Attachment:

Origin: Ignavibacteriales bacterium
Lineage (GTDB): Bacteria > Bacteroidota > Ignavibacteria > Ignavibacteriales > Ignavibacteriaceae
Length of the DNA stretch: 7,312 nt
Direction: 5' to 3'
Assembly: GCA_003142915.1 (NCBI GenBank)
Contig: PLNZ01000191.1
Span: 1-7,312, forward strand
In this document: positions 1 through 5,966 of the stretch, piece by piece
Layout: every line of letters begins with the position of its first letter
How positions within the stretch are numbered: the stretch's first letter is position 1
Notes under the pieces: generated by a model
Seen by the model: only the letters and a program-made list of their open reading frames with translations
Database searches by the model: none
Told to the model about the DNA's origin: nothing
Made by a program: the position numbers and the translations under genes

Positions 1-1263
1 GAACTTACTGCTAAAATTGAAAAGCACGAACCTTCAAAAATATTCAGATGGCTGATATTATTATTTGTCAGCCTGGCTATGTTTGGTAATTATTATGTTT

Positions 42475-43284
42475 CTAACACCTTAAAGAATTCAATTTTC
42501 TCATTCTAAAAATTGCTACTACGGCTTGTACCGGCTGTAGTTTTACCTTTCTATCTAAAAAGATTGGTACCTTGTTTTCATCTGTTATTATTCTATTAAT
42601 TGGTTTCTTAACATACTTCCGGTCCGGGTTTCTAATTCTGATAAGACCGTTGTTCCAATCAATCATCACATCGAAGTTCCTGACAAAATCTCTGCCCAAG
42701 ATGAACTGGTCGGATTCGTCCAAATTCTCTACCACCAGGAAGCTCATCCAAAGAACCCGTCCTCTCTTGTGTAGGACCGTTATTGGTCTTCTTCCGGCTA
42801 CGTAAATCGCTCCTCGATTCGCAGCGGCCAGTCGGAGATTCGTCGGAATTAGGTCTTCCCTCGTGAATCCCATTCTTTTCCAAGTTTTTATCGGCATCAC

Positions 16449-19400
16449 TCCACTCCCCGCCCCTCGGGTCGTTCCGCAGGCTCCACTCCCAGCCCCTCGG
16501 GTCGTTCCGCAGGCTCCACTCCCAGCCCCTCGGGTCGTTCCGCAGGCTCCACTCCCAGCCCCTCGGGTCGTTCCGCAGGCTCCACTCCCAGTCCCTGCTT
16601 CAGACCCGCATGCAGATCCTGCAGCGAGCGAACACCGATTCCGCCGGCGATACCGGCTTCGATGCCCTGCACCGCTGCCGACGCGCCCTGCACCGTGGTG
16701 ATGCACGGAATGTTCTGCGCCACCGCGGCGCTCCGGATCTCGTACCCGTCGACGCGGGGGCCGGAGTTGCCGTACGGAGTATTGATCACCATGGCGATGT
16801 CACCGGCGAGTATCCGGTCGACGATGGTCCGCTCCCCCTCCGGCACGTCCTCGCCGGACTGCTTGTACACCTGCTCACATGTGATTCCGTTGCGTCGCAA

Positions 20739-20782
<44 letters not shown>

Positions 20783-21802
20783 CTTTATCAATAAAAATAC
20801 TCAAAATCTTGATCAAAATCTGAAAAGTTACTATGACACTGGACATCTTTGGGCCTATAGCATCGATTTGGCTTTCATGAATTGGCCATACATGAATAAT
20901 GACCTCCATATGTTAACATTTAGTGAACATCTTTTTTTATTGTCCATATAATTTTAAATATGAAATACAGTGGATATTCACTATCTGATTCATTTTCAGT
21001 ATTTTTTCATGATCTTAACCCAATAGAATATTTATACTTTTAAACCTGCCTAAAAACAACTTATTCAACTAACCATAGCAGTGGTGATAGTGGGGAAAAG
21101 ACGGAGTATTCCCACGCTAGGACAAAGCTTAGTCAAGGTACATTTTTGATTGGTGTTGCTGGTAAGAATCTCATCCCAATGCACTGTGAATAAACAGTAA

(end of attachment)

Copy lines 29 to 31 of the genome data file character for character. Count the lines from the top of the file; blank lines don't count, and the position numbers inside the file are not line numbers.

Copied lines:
16801 CACCGGCGAGTATCCGGTCGACGATGGTCCGCTCCCCCTCCGGCACGTCCTCGCCGGACTGCTTGTACACCTGCTCACATGTGATTCCGTTGCGTCGCAA

Positions 20739-20782
<44 letters not shown>